Because an electric winch draws lots of power from your truck’s electrical system, it’s important to make sure there’s enough power to operate it. Look at the winch manufacturer’s amperage rating and make sure your vehicle’s battery and alternator can deliver the necessary amperage to run it at full capacity, even with the headlights on. If not, you may need to upgrade to a dual-battery system or a higher-output alternator.
Hydraulic winches typically use the vehicle’s power steering pump to wind up the winch line. Many enthusiasts swear by hydraulic winches, as they are extremely reliable and not affected by water or low battery power. This is a reason why they are commonly used in areas with lots of mud or water. As long as the truck’s engine is still running, a hydraulic winch can pull you out of any situation. But since there’s extra plumbing and hydraulic lines to add, not all hydraulic winches fit on every truck or mounting application.
Steel Cable or Synthetic?
Winch manufacturers now offer a choice of using a steel or synthetic winch line. Steel is the most common, and for obvious reasons. It’s incredibly strong, lasts a long time and resists abrasions against rocks. Over time, however, steel cables will corrode, fray and sometimes break. If this happens under tension, a steel cable can cause serious injury because of the amount of potential energy stored in the cable.
This is why many off-road-racing sanctioning bodies and off-road events require using only synthetic winch lines. By far, synthetic lines are lighter and hold less potential energy. So if they snap under tension, there’s less chance of injury or damage. While a synthetic line is much lighter than a steel cable, it is also much stronger. But a synthetic line doesn’t resist abrasions well and will eventually snap if it’s constantly rubbed against rocks or dirt.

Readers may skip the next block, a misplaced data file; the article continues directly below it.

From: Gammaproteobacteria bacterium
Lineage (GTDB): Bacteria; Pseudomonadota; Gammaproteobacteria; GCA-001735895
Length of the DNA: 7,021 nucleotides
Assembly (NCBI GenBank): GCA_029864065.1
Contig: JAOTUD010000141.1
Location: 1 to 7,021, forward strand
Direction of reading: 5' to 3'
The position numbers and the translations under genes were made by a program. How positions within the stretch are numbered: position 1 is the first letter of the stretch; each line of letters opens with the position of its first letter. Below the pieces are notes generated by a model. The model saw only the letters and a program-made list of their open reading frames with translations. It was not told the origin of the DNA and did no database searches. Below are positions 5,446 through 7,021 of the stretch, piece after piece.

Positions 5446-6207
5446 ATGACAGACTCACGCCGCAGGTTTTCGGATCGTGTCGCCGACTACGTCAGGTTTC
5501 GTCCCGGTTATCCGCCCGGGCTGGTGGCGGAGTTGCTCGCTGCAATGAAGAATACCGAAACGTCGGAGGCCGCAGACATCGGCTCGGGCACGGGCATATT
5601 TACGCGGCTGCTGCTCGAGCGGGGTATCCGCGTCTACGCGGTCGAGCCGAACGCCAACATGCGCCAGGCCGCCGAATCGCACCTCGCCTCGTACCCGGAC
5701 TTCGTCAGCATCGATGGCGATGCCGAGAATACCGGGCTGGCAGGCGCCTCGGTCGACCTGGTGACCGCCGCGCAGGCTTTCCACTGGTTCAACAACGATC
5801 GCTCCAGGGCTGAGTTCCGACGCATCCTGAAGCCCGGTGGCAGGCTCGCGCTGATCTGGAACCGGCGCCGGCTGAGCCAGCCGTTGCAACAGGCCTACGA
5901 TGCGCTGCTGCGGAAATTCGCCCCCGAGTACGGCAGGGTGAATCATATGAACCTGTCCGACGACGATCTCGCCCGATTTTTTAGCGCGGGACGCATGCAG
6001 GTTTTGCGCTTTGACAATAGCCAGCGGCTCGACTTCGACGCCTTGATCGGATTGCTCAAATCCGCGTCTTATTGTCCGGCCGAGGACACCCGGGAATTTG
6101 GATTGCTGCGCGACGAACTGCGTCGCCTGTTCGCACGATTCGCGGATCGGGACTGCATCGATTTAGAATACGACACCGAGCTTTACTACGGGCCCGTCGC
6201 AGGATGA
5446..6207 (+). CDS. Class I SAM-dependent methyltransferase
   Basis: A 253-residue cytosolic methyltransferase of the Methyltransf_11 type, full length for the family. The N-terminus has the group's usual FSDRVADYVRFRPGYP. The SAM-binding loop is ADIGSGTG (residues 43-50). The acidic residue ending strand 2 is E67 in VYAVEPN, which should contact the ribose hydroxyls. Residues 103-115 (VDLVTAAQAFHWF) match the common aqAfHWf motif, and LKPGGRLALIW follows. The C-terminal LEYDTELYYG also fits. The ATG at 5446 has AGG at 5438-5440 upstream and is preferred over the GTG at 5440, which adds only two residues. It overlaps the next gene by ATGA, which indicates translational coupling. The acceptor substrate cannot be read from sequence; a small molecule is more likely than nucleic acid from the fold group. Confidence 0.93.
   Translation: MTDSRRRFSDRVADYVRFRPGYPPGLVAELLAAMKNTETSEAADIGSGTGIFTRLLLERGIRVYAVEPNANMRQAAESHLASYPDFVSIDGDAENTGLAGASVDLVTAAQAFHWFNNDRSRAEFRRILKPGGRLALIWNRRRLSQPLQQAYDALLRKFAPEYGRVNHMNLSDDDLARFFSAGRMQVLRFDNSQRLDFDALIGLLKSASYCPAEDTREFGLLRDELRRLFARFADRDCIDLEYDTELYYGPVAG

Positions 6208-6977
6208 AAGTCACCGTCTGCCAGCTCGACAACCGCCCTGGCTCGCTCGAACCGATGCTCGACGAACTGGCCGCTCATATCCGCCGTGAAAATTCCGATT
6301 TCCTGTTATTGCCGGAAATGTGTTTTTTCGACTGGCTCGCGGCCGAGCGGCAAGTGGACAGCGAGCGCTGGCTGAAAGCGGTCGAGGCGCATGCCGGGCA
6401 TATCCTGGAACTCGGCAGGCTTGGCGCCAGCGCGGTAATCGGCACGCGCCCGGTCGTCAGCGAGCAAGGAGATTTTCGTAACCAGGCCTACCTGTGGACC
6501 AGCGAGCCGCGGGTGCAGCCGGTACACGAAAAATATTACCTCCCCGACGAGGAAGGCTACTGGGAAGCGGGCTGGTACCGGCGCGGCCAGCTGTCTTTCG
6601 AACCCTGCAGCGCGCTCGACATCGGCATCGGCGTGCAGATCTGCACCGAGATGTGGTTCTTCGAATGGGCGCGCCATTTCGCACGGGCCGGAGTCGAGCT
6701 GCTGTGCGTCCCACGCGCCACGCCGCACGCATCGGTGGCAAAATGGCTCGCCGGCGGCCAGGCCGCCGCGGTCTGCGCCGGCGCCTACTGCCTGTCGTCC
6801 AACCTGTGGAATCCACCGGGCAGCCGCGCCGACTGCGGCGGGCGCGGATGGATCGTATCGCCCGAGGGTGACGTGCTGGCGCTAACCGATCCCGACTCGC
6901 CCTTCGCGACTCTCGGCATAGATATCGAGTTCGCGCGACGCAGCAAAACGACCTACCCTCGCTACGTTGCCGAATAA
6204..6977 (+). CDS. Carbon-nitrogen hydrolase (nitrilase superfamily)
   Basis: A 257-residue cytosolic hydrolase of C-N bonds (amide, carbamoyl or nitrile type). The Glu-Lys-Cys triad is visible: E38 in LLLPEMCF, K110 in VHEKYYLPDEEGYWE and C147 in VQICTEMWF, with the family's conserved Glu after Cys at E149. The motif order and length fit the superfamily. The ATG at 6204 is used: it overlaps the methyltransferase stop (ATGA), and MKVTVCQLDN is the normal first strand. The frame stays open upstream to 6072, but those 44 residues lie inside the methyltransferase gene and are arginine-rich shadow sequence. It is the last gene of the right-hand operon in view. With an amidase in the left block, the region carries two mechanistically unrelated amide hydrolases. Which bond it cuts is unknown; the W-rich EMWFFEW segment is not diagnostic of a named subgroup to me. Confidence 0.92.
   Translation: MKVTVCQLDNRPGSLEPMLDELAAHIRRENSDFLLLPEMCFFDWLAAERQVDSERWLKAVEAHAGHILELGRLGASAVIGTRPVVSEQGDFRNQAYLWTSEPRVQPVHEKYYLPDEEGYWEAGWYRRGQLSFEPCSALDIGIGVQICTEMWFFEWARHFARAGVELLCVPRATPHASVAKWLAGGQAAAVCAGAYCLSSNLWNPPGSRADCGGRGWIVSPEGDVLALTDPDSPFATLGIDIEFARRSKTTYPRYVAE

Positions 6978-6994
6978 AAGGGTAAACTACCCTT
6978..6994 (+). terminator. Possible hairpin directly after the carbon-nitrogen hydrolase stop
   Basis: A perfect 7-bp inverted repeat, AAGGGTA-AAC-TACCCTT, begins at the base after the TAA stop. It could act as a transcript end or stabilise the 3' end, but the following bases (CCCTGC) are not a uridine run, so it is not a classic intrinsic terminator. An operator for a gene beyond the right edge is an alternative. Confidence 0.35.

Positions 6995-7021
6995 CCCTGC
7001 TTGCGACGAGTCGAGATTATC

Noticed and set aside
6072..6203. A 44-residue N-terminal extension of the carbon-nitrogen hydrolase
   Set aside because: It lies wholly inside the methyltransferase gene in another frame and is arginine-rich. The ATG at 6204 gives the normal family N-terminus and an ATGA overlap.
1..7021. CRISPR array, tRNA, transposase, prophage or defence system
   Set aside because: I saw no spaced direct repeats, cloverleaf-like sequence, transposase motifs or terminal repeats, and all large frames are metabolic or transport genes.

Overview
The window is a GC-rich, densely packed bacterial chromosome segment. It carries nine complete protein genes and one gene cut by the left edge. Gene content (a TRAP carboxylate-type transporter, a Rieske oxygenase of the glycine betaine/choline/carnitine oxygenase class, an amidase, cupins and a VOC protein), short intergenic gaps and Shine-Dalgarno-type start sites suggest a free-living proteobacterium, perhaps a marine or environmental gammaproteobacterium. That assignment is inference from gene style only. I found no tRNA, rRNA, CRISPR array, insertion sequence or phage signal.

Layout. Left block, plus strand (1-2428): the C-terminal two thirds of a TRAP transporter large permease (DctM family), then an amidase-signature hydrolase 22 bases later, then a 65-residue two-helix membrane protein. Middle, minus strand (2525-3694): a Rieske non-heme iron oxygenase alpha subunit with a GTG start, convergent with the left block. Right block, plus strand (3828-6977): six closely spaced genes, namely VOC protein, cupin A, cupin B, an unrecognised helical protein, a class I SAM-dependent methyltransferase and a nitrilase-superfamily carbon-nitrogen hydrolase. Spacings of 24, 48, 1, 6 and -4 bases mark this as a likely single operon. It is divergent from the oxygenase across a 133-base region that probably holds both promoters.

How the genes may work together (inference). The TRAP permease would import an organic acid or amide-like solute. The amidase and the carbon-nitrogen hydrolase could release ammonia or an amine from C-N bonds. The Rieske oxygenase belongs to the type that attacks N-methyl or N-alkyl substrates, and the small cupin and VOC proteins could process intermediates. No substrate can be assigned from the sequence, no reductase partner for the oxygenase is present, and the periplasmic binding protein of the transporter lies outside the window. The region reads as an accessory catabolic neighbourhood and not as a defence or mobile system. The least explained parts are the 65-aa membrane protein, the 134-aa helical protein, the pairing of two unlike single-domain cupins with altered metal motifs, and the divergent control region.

Most experienced off-road enthusiasts recommend learning safety self-recovery techniques with a steel cable first. Once you’ve learned how to secure the line and care for it properly, you can move to a lighter synthetic line and avoid any unnecessary contact to minimize abrasions.
There’s a wide range and variety of winches. We’ve compiled some of the newest with some of the features that most pickup truck owners like. Contact the manufacturers to get more info, and talk to other truck owners to see which winch they prefer and have experience with. This information — along with assisting or learning proper winch techniques from an experienced enthusiast or off-road backcountry guide — can help you tremendously before you buy your first winch.
Touted as one of the premium winches in the Warn line, the XC9000i has a 9,000-pound pull capacity and runs cooler with a low amperage draw (maximum 460 amps at 9,000 pounds of pull, 6.38 feet per minute line speed). This winch uses a three-stage planetary gear system and weighs 85 pounds. It comes with a remote control and comes in a full-metal protective housing. www.warn.com
Warn PowerPlant HD